Hello, sexually liberal Iceland.  
On the other hand, if your culture oppresses women you are doomed to be a failed state.  
 Er...hello Afghanistan.  

Never mind. There's vast change a-foot, so much so that the rate of change  is accelerating.  
Who knows?  
Maybe there's time to save ourselves yet. 

 I like being pre-occupied with my petty first world problems: which shoes to wear with what outfit, or what wine goes best with Thai Green Curry,

but there is a silver lining in the Arab Spring cloud, a lesson to be learned, an example to follow.  The young women of Tunisia and Egypt "didn't just join the protests.  They were a leading force behind the cultural evolution that made the protests inevitable."  As cyclists and responsible citizens of planet Earth, we have an obligation to peacefully BE THE CHANGE we want to see in the world.  

Not only can we take back the streets so that they are safer for everyone, but we can take back our world, too.  We can create cities worth inhabiting, and lives worth living.  The shift has already happened.  The change has begun.  Let's make the most of this opportunity, shall we?

Join me in the bike lane. I dare you.

Life is good here.

Wait!!  Don't go! The esteemed Serial Retrogrouch over there on snobsblog kindly directed me to this interesting little tit-bit:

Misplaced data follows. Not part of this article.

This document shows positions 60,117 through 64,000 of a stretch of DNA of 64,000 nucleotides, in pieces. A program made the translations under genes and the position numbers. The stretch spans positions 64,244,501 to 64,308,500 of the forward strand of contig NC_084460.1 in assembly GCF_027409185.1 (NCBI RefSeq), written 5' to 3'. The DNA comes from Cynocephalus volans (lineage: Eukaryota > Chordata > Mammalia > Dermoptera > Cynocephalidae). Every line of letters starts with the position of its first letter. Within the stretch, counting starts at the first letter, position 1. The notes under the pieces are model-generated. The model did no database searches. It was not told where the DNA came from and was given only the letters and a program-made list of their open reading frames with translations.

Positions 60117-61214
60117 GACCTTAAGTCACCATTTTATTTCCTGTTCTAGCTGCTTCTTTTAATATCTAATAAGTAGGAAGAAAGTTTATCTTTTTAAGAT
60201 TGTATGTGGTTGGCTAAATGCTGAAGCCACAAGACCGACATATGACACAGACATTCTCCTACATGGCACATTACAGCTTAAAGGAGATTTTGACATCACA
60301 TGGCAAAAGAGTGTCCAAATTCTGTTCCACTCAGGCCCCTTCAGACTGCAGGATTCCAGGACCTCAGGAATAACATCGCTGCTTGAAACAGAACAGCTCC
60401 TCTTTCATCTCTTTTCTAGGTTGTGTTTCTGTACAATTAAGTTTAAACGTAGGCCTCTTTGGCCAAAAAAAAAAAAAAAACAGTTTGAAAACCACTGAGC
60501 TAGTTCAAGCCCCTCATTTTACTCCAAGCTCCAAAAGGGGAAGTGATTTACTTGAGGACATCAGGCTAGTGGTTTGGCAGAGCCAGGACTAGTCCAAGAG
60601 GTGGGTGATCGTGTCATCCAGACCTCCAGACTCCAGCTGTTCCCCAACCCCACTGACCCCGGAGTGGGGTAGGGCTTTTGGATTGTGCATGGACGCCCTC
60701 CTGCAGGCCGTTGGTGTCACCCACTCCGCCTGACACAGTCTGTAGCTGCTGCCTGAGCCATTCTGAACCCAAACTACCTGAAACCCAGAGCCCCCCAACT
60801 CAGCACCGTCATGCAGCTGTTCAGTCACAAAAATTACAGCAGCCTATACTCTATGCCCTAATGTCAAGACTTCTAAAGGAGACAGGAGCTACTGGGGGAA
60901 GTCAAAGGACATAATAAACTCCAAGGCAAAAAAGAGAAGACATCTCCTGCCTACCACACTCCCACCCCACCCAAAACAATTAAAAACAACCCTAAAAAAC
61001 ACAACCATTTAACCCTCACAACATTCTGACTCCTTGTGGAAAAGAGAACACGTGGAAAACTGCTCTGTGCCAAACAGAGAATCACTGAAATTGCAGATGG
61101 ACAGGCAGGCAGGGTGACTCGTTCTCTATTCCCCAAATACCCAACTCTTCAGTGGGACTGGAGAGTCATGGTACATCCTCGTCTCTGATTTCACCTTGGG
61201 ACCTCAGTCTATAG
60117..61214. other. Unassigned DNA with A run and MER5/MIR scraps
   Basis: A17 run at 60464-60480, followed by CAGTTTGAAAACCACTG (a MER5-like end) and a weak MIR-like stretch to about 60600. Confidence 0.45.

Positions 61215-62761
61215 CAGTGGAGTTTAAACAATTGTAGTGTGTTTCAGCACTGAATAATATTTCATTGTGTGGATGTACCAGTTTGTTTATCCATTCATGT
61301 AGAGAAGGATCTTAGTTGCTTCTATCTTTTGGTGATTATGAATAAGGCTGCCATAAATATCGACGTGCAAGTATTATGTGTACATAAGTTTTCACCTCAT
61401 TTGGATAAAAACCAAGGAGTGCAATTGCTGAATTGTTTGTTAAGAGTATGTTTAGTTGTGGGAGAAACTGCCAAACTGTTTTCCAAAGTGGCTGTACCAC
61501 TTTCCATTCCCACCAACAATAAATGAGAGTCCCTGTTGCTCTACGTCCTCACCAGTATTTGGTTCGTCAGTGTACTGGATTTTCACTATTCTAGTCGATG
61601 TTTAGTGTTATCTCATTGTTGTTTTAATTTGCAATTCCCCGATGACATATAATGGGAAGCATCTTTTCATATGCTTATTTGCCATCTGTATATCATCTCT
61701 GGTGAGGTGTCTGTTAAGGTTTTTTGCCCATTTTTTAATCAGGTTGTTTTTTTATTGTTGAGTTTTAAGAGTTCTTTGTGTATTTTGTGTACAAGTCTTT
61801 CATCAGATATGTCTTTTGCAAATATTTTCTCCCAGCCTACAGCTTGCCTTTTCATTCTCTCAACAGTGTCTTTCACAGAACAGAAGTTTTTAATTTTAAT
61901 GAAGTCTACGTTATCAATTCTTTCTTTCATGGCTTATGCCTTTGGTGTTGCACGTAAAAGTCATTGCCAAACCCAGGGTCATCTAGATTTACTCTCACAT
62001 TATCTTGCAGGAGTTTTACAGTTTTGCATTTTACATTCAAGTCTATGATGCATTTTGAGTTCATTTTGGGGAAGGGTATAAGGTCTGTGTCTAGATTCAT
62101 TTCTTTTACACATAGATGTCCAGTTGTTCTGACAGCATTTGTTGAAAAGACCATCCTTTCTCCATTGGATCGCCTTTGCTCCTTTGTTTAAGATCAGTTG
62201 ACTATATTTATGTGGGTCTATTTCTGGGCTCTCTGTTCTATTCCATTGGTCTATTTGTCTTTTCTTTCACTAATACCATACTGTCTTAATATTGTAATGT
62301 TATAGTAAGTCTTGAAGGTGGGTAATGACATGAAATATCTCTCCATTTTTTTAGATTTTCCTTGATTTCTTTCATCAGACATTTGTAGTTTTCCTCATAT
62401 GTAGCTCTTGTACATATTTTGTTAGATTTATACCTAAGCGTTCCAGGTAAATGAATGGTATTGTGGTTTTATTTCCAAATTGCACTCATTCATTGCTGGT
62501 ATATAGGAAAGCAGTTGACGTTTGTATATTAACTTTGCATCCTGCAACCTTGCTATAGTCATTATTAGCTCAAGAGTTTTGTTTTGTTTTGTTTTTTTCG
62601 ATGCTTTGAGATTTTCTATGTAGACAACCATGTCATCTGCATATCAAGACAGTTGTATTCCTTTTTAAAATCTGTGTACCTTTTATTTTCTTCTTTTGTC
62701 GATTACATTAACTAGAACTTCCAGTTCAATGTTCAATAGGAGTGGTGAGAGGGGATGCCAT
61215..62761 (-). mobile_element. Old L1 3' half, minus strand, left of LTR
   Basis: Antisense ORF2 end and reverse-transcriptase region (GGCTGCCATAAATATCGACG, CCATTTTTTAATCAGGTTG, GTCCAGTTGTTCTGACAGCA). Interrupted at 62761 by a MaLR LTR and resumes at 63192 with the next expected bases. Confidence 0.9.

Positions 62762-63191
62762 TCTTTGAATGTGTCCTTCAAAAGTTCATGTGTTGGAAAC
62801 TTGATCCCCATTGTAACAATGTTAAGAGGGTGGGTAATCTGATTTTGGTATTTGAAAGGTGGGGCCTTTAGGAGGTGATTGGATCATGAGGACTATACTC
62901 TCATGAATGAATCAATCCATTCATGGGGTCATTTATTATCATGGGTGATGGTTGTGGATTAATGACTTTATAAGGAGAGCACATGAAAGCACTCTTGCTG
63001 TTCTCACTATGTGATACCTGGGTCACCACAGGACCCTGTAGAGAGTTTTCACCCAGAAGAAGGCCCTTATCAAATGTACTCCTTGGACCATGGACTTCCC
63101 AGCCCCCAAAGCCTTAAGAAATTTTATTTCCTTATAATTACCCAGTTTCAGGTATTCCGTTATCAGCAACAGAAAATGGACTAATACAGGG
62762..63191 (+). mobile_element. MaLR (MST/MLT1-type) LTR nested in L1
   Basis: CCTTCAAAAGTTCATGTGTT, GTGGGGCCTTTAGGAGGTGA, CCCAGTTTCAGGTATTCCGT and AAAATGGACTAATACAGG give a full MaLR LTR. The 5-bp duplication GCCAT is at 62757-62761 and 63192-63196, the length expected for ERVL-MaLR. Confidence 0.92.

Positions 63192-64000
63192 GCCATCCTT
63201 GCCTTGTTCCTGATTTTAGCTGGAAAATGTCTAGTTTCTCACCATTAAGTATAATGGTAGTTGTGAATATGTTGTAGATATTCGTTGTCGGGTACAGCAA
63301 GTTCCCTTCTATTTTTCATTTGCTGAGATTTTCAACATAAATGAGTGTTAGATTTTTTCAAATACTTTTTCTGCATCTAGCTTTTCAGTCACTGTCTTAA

I love it.  Love it.  Protests held all over Europe, April 4, 2013.  The Topless Jihad.  
I was there in spirit.


  1. Good stuff! As depressing as things are, sometimes, it is encouraging to hear that some things are getting better as time passes.

  2. ...reading these various articles with the presented facts & figures & watching the videos & trying to fathom the attitude of entitlement that the perpetrators of rape use to justify their acts, leaves me as a man, angry... initial response was to feel stunned & hollow, not because i've been blind or naive but presented this way, the sheer volume of the situation is overwhelming..., i'm filled with anger at the pathetic nature of these 'men' & when i try to look at this from the perspective of how women must feel, i can only say i'm choked up...i don't know that we, those of us who try to enlighten ourselves as men, can ever understand this particular emotion...